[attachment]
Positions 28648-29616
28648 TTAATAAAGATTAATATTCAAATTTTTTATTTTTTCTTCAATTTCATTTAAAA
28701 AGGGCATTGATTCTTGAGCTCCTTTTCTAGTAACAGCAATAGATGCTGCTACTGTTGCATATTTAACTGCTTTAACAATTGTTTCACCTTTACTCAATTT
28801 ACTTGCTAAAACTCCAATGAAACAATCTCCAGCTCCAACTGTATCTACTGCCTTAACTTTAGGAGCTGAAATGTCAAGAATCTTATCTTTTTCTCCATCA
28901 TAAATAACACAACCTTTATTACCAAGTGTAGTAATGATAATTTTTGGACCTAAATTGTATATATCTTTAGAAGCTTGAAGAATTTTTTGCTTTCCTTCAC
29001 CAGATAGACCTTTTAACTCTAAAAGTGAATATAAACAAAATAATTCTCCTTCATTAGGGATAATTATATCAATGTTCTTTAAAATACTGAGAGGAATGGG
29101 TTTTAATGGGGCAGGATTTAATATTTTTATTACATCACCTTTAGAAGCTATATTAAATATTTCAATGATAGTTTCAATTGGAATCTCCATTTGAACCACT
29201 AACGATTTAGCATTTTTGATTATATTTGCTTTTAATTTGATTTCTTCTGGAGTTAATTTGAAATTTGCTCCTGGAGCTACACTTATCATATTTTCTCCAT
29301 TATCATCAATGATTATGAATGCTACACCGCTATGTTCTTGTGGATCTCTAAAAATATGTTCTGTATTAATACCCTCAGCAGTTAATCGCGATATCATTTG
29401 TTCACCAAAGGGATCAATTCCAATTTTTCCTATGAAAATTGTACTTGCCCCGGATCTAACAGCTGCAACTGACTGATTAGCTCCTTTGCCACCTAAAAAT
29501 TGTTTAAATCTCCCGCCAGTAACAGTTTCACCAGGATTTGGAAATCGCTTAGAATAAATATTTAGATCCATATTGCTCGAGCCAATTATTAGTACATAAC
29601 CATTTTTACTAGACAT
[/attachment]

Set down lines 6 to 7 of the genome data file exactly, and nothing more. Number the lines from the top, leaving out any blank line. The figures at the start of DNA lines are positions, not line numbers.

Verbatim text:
29001 CAGATAGACCTTTTAACTCTAAAAGTGAATATAAACAAAATAATTCTCCTTCATTAGGGATAATTATATCAATGTTCTTTAAAATACTGAGAGGAATGGG
29101 TTTTAATGGGGCAGGATTTAATATTTTTATTACATCACCTTTAGAAGCTATATTAAATATTTCAATGATAGTTTCAATTGGAATCTCCATTTGAACCACT